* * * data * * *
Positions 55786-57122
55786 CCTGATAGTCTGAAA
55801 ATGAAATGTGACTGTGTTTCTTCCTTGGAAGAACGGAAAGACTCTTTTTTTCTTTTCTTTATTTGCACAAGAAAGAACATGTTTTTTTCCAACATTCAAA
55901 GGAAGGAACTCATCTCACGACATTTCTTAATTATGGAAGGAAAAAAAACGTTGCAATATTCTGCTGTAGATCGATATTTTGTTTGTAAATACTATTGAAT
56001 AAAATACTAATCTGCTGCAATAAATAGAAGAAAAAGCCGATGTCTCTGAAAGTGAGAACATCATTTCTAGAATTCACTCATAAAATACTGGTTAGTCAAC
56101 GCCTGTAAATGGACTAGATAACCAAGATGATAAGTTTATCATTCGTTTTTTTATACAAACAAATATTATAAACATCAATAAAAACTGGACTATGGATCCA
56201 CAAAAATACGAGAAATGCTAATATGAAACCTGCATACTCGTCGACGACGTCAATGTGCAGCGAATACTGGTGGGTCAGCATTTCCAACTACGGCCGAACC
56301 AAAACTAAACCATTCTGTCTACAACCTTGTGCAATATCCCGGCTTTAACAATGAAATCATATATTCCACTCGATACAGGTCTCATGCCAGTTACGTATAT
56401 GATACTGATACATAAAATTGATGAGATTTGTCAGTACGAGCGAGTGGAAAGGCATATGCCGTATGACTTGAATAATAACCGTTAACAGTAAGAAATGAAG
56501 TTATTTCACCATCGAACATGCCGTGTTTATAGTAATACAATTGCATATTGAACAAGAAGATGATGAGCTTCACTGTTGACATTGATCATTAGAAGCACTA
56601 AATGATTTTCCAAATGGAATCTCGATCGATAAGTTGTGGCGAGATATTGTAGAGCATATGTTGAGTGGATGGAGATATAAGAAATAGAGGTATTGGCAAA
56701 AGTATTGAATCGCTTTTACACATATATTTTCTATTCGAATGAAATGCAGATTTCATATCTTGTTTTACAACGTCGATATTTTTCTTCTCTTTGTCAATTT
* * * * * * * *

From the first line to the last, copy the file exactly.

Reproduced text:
Positions 55786-57122
55786 CCTGATAGTCTGAAA
55801 ATGAAATGTGACTGTGTTTCTTCCTTGGAAGAACGGAAAGACTCTTTTTTTCTTTTCTTTATTTGCACAAGAAAGAACATGTTTTTTTCCAACATTCAAA
55901 GGAAGGAACTCATCTCACGACATTTCTTAATTATGGAAGGAAAAAAAACGTTGCAATATTCTGCTGTAGATCGATATTTTGTTTGTAAATACTATTGAAT
56001 AAAATACTAATCTGCTGCAATAAATAGAAGAAAAAGCCGATGTCTCTGAAAGTGAGAACATCATTTCTAGAATTCACTCATAAAATACTGGTTAGTCAAC
56101 GCCTGTAAATGGACTAGATAACCAAGATGATAAGTTTATCATTCGTTTTTTTATACAAACAAATATTATAAACATCAATAAAAACTGGACTATGGATCCA
56201 CAAAAATACGAGAAATGCTAATATGAAACCTGCATACTCGTCGACGACGTCAATGTGCAGCGAATACTGGTGGGTCAGCATTTCCAACTACGGCCGAACC
56301 AAAACTAAACCATTCTGTCTACAACCTTGTGCAATATCCCGGCTTTAACAATGAAATCATATATTCCACTCGATACAGGTCTCATGCCAGTTACGTATAT
56401 GATACTGATACATAAAATTGATGAGATTTGTCAGTACGAGCGAGTGGAAAGGCATATGCCGTATGACTTGAATAATAACCGTTAACAGTAAGAAATGAAG
56501 TTATTTCACCATCGAACATGCCGTGTTTATAGTAATACAATTGCATATTGAACAAGAAGATGATGAGCTTCACTGTTGACATTGATCATTAGAAGCACTA
56601 AATGATTTTCCAAATGGAATCTCGATCGATAAGTTGTGGCGAGATATTGTAGAGCATATGTTGAGTGGATGGAGATATAAGAAATAGAGGTATTGGCAAA
56701 AGTATTGAATCGCTTTTACACATATATTTTCTATTCGAATGAAATGCAGATTTCATATCTTGTTTTACAACGTCGATATTTTTCTTCTCTTTGTCAATTT